4-(3-Benzoyl-1-phenyl-1H-pyrazole-4-carbonyl)-N,N-diethylbenzenesulfonamide (30).

To a mixture of enaminone 2 (0.01 mol) and the hydrazonoyl bromide (85; 0.01 mol) in benzene (40 ml) an equivalent amount of triethylamine was added. The reaction mixture was heated under reflux for 2 hr. the solvent was distilled at reduced pressure and the residual viscous liquid was taken in ethanol then the resulting solid was collected by filtration, washed thoroughly with ethanol, dried and finally recrystallized to give the compound 30. Color: yellow; Yield: 81%; M.p.: 224˚C - 226˚C; FT-IR (KBr, ν, cm−1): 2976 (CH-aliph.), 1660 (CO), 1336, 1154 (SO2); 1HNMR (300 MHz, DMSO-d6, δ, ppm): 1.03 (t, 6H, CH3-CH2), 3.14 (q, 4H, CH2-CH3), 7.21 - 8.41 (m, 15H, ArH + CH pyrazole); MS (EI, m/z (%)): 478 (M+)(8.5), 351 (18.9.3), 76 (100); Anal. calcd. for C27H25N3O4S: C, 66.51; H, 5.17; N, 8.62. Found: C, 66.37; H, 5.04; N, 8.48.

4-(2,7-Diphenyl-2H-pyrazolo[3,4-d]pyridazin-4-yl)-N,N-diethylbenzenesulfonamide (31).

A mixture of pyrazole derivative 30 (0.01 mol) and hydrazine hydrate (0.012 mol) in ethanol (50 ml) was heated under reflux for 4 hr. The separated solid was filtered off, washed with ethanol and recrystallized to give 31. Color: brownish yellow; Yield: 65%; M.p.: 292˚C - 294˚C; FT-IR (KBr, ν, cm−1): 2974 (CH-aliph.), 1332, 1160 (SO2); MS (EI, m/z (%)):483 (M+) (37.6), 347 (100); Anal. calcd. for C27H25N5O2S: C, 67.06; H, 5.21; N, 14.48. Found: C, 66.92; H, 5.08; N, 14.33.

2.2. Molecular Modeling Study

2.2.1. Generation of Ligand and Enzyme

Structures. Selection of COX structures.

Docking study was carried out for the target compounds into COX-1 (ID: 3N8Y) and COX-2 (ID: 1PXX) using MVD, 4.0 and MOE, 10. The crystal structure of the (COX) complexes with (1), which a selective inhibitor of COX-2 in co-crystallized form in the active site of the receptor. From X-ray crystal structure studies of the COX enzyme, the mouse enzyme is expected to be very similar to the human [28] , and can be used as a model for human COX enzyme.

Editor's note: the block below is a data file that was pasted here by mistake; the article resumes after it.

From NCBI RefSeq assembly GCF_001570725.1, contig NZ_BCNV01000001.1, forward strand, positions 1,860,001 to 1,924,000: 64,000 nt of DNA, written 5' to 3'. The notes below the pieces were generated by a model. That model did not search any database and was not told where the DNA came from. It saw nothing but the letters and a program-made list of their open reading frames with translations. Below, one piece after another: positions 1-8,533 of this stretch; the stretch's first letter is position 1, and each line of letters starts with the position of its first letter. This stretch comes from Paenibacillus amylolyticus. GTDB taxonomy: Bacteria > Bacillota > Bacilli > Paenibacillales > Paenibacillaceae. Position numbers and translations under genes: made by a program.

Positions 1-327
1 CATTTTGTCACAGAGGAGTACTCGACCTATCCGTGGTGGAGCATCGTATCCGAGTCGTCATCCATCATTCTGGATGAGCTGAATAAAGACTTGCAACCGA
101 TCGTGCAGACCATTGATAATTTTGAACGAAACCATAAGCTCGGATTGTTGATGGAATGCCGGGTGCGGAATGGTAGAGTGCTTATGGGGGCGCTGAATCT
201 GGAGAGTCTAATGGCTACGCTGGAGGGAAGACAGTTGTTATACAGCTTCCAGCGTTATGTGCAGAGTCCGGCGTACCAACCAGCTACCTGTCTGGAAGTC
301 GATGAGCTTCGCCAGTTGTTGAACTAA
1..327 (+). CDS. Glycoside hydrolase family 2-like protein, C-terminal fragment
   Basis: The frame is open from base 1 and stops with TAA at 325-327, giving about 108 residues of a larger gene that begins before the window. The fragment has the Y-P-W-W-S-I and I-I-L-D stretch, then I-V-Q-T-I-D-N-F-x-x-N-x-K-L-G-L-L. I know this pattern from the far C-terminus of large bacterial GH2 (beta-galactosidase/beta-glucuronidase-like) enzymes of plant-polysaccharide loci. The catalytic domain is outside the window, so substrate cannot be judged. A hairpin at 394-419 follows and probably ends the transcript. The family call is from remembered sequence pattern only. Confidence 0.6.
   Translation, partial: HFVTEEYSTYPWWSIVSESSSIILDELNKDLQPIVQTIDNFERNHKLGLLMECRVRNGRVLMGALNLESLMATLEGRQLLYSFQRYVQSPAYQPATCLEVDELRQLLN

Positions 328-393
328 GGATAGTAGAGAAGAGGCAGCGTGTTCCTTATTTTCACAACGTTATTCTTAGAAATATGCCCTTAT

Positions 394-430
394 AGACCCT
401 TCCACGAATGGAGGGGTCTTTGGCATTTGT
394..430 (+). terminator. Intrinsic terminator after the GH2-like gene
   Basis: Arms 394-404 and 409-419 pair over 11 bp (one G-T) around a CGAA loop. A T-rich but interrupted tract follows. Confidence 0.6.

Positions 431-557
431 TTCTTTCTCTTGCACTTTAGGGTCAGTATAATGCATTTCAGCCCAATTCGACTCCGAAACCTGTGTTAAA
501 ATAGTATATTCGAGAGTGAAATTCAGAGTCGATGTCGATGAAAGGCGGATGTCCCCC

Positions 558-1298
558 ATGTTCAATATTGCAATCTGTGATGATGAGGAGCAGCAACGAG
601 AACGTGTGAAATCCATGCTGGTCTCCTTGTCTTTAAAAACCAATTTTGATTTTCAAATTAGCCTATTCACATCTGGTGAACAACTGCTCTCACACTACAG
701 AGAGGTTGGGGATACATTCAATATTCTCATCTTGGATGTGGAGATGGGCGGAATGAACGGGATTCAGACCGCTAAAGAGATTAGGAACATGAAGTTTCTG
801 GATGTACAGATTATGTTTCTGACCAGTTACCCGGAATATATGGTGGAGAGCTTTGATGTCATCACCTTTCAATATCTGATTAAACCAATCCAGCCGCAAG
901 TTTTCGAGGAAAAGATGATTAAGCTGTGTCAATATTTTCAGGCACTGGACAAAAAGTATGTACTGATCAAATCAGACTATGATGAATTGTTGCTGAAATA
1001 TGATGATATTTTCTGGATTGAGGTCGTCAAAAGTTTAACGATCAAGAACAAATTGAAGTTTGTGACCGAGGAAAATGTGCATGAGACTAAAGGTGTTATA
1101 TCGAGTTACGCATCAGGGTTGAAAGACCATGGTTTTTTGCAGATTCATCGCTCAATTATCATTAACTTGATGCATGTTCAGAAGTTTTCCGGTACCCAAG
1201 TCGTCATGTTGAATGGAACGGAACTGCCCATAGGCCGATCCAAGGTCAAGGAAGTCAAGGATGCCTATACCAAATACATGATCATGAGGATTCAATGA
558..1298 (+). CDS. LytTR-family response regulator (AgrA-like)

2.2.2. Preparation of Small Molecule

Molecular modeling of the target compounds were built using MOE, and minimized their energy with PM3 through MOPAC. Our compounds were introduced into the (COX) binding site accordance the published crystal structures of (1) bound to the kinase.

2.2.3. Stepwise Docking Method

MOE Stepwise The crystal structure of the (COX) with a Diclofenac (1) as inhibitor molecule, was used in the receptor molecule, water and inhibitor molecules were removed, and hydrogen atoms were added. The parameters and charges were assigned to the MMFF94x force field. After alpha-site spheres were generated using the SITE FINDER module of MOE. The optimized 3D structures of molecules were subjected to generate different poses of ligands using triangular matcher placement method, which generating poses by aligning ligand triplets of atoms on triplets of alpha spheres representing in the receptor site points, a random triplet of alpha sphere centers is used to determine the pose during each iteration. The pose generated was rescored using London dG scoring function. The poses generated were refined with MMFF94x forcefield, also, the solvation effects were treated. The Born solvation model (GB/VI) was used to calculate the final energy, and the finally assigned poses were assigned a score based on the free energy in kJ/mol